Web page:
PE specials: Breeding plumage Roseate Tern
Specials for PE: Pintado Petrel, Antarctic Prion and three albatross sp
This was the first Cape Town Pelagics trip to leave from Port Elizabeth, guided by Phil Whittington and Tony Tree. Strong westerly winds and rough seas were experienced in the area four days previously, but three days of calm weather preceded the trip. Delegates from the Society for Conservation Biology Conference boarded the “Orca II” at Port Elizabeth Yacht Club and we sailed at 7.30 in fine conditions with a moderate swell.
Heading southwards along the coast and out beyond Cape Recife, we soon picked up some of the regular near shore species, such as Cape Gannet, Cape Cormorant, Swift Tern and Subantarctic Skua. We continued heading south-southwest towards the deeper water, heralded by the appearance of several White-chinned Petrels and the odd Sooty Shearwater. Several miles offshore, we were bemused to see a small bird flying several metres above the wave tops . The initial thought of a storm petrel was quickly dispelled when we realized that the bird was a passerine with a noticeably long tail. Unfortunately, it continued west, away from us, and could not be conclusively identified. The skipper picked up the blow from a whale forward of the bow but this was the first and last sighting of the animal, leading us to suspect a Bryde’s Whale.
When at 26 nautical miles south of Cape Recife at a depth of c. 110 m, we began to see our first true pelagic species, starting with a handful of Shy Albatrosses and then a few Indian Yellow-nosed Albatrosses. More White-chinned Petrels began to appear and an Antarctic Prion and a couple of Wilson’s Storm Petrels put in a brief appearance. We decided to use one of our barrels of chum at this point, something of an experiment in these waters. Fortunately, the potent brew had the desired effect, bringing a raft of White-chinned Petrels, two immature Black-browed Albatrosses and three Pintado Petrels within close proximity of the boat. This induced an outbreak of large lenses and the camera shutters began to click. A few Indian Ocean Yellow-nosed Albatrosses appeared giving close “fly-bys” for the photographers.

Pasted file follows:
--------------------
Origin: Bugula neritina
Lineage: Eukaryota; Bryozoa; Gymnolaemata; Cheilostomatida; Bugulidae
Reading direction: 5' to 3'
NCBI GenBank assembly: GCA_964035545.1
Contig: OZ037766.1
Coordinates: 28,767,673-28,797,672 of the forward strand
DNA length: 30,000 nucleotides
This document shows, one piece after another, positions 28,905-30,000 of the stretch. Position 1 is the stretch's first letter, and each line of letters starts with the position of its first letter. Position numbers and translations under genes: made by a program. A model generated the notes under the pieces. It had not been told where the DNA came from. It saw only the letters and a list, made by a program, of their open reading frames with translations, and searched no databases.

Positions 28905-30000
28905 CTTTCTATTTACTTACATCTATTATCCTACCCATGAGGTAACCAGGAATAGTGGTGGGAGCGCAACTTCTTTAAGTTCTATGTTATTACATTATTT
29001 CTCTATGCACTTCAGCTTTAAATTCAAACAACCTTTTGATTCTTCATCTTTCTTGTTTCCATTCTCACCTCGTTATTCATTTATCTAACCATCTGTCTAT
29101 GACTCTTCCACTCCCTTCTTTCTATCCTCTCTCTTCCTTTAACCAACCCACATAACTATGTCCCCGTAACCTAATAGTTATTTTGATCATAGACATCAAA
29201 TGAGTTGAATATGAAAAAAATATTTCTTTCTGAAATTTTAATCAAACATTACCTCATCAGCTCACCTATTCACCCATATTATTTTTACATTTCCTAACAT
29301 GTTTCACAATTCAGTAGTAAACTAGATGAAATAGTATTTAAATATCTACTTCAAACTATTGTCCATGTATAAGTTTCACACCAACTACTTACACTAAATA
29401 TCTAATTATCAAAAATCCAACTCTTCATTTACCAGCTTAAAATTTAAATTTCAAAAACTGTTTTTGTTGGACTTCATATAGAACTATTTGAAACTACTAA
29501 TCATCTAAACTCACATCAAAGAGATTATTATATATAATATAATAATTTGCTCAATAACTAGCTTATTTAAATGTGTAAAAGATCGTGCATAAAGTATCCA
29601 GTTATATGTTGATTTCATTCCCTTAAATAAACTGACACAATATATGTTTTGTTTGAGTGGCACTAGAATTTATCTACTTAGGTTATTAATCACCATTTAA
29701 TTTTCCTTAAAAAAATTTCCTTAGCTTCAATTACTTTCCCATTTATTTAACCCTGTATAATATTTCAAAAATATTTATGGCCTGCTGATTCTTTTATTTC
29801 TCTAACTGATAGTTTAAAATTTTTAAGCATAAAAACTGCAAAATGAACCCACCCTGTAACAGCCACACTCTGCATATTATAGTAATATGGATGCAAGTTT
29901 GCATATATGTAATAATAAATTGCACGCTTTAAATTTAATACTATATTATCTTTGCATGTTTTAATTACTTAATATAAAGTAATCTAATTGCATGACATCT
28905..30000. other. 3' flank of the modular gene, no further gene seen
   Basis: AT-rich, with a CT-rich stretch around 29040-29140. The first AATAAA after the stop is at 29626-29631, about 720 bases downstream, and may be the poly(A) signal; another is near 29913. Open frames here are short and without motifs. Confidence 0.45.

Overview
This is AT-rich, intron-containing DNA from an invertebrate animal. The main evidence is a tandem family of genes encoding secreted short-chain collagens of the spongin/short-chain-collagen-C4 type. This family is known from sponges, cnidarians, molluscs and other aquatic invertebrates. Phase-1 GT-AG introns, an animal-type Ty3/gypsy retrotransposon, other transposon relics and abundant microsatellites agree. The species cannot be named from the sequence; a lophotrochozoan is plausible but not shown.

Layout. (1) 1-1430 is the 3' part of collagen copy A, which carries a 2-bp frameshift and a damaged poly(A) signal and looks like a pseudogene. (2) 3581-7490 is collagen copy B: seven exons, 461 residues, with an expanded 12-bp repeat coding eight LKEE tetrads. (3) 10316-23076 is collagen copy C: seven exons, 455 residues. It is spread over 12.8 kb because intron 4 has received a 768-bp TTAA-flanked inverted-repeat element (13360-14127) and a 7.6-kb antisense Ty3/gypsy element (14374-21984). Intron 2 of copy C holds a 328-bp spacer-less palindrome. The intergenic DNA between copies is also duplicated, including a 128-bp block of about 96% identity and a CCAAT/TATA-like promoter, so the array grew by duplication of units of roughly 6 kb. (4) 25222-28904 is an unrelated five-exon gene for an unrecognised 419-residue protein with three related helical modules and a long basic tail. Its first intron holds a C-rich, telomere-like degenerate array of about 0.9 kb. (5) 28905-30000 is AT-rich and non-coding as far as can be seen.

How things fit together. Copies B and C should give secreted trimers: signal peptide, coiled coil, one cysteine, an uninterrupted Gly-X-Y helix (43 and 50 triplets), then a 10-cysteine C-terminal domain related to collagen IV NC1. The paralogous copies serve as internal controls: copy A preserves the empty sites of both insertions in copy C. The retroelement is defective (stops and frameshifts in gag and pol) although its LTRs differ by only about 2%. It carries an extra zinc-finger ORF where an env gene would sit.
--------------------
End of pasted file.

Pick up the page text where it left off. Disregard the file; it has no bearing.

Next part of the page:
ventually, we moved on a few miles to the west attempting to locate an operating fishing vessel. Only one trawler was known to be operating in the area but did not answer its call sign and no other vessels could be located. The bird numbers seemed to thin out and as a result of this and a forecast for strong westerlies associated with an approaching front, we headed for home at about midday. Another attempt at chumming met with little success this time with only odd White-chinned Petrels and a Subantarctic Skua coming to the boat. We stopped just off Cape Recife for close views of White-breasted and Cape Cormorants that were gathered on the rocks and were also treated to views of Roseate Terns in full breeding plumage.